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'Bunghole Pastries' and a Little Culinary History


On Friday I shared my Cannelés de Bordeaux for our French Winophiles blogging group. You can read my post - Definitively Bordeaux: Cannelés + Crémant without the Champagne Price Tag. Then, yesterday, I hopped on the Twitter chat for the group and Jeff, from Food Wine Click!, asked if anyone knew the history of Cannelés. I didn't. 

One of the many reasons I love being part of different blogging groups is what I learn about food and wine. In this case, Jeff, being one of the coordinators of the French wine group and a well-traveled Francophile, taught us all about these little pastries.

He posted a little Cannelés quiz...

"Cam, what is the ratio of egg yolks to whites in your recipe? What does the shape of the cannelés remind you? What is a traditional agent for fining wines in barrel?"

I failed miserably, by the way.

"Two egg yolks and two eggs. So four yolks and two white. 2:1 ratio. A hat?!? And I have no idea."

Thankfully Robin of Crushed Grape Chronicles was the quiz winner. Then Tom chimed in with a link to his article on Forbes, "Consider the Cannelé - Bordeaux's Unusual Winemaking Pastry."  And we were all enlightened...and I was inspired.

In case you don't want to click over to Tom's article. Here are the answers: Many cannelés recipes use 100% egg yolks, no egg whites.  The whites were used for fining the wines, so they needed to use up all of the leftover yolks. Waste not, want not, right? And the cannelés shape resembles the plug for the bung hole in the barrel.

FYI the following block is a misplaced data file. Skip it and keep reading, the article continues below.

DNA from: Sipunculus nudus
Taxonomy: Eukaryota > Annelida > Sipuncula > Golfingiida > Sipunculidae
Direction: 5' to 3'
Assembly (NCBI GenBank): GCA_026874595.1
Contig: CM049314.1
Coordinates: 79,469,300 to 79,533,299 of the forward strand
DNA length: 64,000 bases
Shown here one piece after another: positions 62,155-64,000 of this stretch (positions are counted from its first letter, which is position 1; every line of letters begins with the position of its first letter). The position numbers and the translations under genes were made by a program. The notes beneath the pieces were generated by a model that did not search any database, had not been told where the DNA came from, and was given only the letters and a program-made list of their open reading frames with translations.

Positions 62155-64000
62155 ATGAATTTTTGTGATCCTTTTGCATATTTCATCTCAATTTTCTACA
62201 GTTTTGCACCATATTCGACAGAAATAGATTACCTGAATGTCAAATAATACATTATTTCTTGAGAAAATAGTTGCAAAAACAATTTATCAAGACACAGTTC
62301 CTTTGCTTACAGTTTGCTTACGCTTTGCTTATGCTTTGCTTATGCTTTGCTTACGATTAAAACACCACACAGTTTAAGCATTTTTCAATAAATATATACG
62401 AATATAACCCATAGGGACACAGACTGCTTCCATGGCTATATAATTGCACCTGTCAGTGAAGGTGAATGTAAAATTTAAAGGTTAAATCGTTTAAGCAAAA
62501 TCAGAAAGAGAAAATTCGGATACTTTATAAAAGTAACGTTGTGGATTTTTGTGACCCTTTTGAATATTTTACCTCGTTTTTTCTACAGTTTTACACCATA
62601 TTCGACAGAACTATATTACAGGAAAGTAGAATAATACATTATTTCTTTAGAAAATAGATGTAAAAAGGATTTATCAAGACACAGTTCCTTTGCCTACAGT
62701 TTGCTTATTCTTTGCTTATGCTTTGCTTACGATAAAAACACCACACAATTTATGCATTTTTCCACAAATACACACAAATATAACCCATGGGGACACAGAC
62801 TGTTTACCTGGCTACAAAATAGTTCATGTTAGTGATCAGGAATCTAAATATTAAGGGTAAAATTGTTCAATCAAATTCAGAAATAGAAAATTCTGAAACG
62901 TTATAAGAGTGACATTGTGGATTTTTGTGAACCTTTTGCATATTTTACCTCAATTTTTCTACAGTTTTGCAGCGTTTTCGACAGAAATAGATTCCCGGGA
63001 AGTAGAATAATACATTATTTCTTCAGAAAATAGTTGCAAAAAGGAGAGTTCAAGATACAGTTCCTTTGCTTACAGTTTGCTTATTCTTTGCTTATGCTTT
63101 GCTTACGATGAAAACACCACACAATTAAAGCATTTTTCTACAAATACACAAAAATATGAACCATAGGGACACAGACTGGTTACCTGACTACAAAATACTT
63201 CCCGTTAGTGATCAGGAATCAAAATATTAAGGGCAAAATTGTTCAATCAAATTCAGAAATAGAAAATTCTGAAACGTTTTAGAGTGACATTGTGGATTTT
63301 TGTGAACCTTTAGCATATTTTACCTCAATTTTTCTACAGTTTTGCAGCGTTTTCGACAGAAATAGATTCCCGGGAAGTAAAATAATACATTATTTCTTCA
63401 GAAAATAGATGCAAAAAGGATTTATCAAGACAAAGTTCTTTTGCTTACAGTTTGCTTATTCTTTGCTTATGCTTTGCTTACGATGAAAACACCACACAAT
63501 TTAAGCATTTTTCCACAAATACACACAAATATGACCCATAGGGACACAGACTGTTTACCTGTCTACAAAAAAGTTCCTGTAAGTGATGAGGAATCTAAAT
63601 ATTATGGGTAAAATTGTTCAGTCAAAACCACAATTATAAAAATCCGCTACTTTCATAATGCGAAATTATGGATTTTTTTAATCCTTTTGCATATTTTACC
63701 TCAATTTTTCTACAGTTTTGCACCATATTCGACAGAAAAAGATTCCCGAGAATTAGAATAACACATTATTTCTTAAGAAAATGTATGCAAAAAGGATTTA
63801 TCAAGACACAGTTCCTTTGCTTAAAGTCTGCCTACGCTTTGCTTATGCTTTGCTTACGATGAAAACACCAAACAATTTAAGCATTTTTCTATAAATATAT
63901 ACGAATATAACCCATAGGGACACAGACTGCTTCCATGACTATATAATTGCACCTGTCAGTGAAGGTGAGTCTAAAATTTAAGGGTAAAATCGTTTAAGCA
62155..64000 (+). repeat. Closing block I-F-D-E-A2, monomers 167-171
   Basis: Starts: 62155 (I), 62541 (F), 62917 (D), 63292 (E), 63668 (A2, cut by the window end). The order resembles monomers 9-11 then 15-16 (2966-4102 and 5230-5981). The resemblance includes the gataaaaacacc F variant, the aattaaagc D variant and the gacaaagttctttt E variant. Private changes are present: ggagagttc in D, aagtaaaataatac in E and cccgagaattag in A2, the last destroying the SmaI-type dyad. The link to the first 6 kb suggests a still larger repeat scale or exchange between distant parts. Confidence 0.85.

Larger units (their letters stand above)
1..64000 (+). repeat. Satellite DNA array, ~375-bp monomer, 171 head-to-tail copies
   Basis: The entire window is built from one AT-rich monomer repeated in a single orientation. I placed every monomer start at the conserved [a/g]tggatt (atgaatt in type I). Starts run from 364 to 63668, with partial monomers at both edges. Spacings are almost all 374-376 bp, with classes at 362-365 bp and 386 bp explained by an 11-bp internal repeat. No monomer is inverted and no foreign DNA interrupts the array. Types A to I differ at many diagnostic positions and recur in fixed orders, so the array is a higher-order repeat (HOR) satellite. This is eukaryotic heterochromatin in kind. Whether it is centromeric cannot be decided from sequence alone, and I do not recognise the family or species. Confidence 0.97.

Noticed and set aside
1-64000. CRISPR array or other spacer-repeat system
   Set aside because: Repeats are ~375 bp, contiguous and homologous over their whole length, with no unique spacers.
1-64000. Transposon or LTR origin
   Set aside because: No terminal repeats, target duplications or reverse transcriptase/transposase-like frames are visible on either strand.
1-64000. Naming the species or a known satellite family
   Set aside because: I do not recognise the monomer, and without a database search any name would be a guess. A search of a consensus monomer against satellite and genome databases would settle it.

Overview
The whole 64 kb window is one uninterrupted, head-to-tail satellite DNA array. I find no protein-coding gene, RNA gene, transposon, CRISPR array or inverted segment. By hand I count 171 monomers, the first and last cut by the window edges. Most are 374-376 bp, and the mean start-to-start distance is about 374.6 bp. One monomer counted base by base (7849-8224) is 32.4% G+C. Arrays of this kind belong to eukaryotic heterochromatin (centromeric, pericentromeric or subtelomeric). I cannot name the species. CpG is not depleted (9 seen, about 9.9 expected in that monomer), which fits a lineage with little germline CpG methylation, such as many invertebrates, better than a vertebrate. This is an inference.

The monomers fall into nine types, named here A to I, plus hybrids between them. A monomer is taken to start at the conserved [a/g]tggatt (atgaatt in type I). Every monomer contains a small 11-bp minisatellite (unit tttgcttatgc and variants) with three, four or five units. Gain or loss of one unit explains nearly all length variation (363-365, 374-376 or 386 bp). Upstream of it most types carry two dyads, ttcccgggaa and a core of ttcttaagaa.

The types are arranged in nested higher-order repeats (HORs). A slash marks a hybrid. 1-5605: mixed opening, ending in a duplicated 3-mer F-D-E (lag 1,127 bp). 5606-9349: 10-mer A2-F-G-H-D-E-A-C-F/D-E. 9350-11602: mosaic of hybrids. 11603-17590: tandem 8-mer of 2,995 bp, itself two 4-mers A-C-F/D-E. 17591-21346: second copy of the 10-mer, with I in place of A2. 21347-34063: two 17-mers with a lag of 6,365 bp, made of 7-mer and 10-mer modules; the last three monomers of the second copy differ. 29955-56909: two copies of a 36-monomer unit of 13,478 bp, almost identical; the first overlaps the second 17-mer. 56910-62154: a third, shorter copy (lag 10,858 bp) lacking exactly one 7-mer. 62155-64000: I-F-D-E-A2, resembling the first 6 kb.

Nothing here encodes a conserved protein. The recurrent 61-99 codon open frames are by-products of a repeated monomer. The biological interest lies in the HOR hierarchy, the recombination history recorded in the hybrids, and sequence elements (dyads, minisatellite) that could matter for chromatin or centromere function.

Ingredients
makes 16 cannelés bunghole pastries

As soon as the #Winophiles chat was over, I ran into the kitchen to try my hand at an egg yolk only recipe. And when I served them, the boys were only too excited to call these 'bunghole pastries.' Thanks, Jeff! At least we'll get a chuckle everytime I make these.


  • 2 C whole milk
  • 4 T unsalted butter
  • 1 vanilla pod, split and scraped
  • 2/3 C flour
  • 1-3/4 C powdered sugar
  • 1 t fine salt
  • 6 egg yolks
  • 1/4 C rum  Calvados (rum is traditional, I used an apple spirit from Normandy in this version)
  • Also needed: silicone molds, baking sheet

Procedure

Batter
Place the milk, butter, vanilla seeds and pod in a small saucepan and bring to the boil. Remove the pan from the heat and let it cool for a few minutes. Take out, but save, the vanilla pod!

Place the flour, powdered sugar, and salt into a large mixing bowl. Add the egg yolks to the bowl and whisk slightly to break up the yolks. Pour in the milk mixture, whisking constantly.

Whisk until you have a smooth batter. You can strain the batter through a sieve to remove lumps, if you wish. I didn't do this. Stir in the Calvados and add the vanilla pod back to the bowl. Let rest while the oven comes to temperature.

To Bake
Remove the batter from the fridge and give a gentle whisk. Preheat oven to 475°F. Place the molds on a baking tray and place - empty - in the oven for 5 minutes to heat them. Once heated, pour the batter into the molds, leaving a 1 cm gap to the top. Bake for 15 minutes, then reduce the heat to 375°F and bake for another 60 minutes.


Invert the molds and remove the cakes. Leave them to cool on a wire rack...or devour immediately as my trio usually does!


I should add that two of the three liked this egg yolk-only version better. The other said, "No, I like Ms. Singer's recipe better." I, myself, didn't try them because I was on to my next culinary adventure. I wanted to make my Kouign Amann. I'll be posting that recipe momentarily. That's one good thing about our shelter-in-place order: lots of time for baking.

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